Oasis: Missouri Vs. Mexico City
Jon Steinhagen

He comes to life to the sound of the knife grinder. Then the garbage truck. Then the gas truck. Then the news crier crying the previous night's atrocities and crimes. He wonders if he is responsible for any of them. He checks to see if his brother is dead.
His brother is not but he looks it. His brother is prone in the front room. His wife-beater is stained yellow with sweat and it appears he has been ill sometime between passing out and now. The women the night before had told him his brother was beautiful. Que lindo. He's only fifteen, he told them over and over again. Their interest only increased. Fine, he said. Pick the flower.
He goes to the sink and wrenches the tap. It stutters a brownish glass full of alarm clock. He takes the water to the front room and pours it on his brother. His brother comes to life.
There are four million cars registered in Mexico City, he says to his brother. I recommend you be useful today and help get me one.
His brother sits up spinelessly and fishes the last Camel out of the crumpled pack on the floor. He hears the neighborhood. The ironmonger. The crier still crying. A baker has murdered his wife. His brother squeezes a loose cough into a pale fist.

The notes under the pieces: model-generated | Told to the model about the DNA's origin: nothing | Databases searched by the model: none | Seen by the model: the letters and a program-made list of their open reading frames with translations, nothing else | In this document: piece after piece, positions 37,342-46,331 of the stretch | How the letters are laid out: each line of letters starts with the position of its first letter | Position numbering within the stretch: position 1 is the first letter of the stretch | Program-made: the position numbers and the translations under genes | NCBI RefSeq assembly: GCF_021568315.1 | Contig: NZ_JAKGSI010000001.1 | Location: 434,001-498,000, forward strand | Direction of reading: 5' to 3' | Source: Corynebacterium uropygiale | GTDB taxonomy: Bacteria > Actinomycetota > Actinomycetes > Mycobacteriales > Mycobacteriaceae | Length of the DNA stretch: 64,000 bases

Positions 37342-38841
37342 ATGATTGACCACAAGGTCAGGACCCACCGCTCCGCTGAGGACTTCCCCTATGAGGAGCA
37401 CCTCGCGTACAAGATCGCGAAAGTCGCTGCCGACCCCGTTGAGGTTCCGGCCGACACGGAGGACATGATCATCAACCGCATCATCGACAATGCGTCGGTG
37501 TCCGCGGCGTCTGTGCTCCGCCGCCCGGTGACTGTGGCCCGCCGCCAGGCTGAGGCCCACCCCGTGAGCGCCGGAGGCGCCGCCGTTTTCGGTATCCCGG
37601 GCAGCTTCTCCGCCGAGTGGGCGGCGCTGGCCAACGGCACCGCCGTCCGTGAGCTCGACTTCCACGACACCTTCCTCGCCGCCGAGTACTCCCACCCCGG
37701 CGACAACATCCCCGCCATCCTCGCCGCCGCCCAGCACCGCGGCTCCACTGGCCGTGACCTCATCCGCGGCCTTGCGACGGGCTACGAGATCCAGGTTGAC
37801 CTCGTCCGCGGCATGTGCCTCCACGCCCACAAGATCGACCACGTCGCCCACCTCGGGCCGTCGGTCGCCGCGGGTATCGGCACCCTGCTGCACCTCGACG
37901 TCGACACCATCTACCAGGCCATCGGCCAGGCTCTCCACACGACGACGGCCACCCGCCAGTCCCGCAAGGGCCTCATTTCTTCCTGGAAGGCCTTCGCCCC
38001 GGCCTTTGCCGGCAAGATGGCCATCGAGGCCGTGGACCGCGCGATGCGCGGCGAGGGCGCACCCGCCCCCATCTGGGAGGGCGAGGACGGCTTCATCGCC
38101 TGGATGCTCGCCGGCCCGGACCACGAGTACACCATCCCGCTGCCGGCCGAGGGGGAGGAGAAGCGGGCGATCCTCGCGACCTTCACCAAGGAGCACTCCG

By which I mean you can be a great distraction, he says to his brother. Get your trunks on.
The public swimming pool is not essentially different from the public swimming pools they ran away from in St. Louis. He escaped first and his brother followed him a few months later. He had to escape but for his brother there was no such necessity. This was not about freedom for either. This was about not wanting any more of what was had. The public swimming pool has artificial beaches and palm trees. It is an oasis. Everything to them is an oasis.
He watches his brother saunter the edge of the pool. He is cool and pale in comparison to the burnished bodies splashing in the water. Que lindo, he hears again and again.
He does not wait to watch his brother be devoured. He strolls the parking lot with a ragged guide book held up to his face while his eyes appraise the cars. He is in a land of absent alarms and easy windows. One of these will be his today for a short while until money is exchanged and he can go back to the little house and have the women come by again.
He looks up and sees his brother standing on the diving board. His brother is a foal made of hip bones and knees and smoothness. He watches his brother take a slight grim step off the board and plunge straight down like a knife into the roiling water.
We love it here, he thinks as he jimmies open the door of a blue sedan. He can hear the crier crying about this already.

Jon Steinhagen is a resident playwright at Chicago Dramatists; his most recent play, SUCCESSORS, opened early this year at the Signal Ensemble Theatre. He has fiction in or coming from The American Reader, SmokeLong Quarterly, Chicago Literati and others.

Read more of JS' work in the archive.

Graphic on main page courtesy of Fred Seibert.

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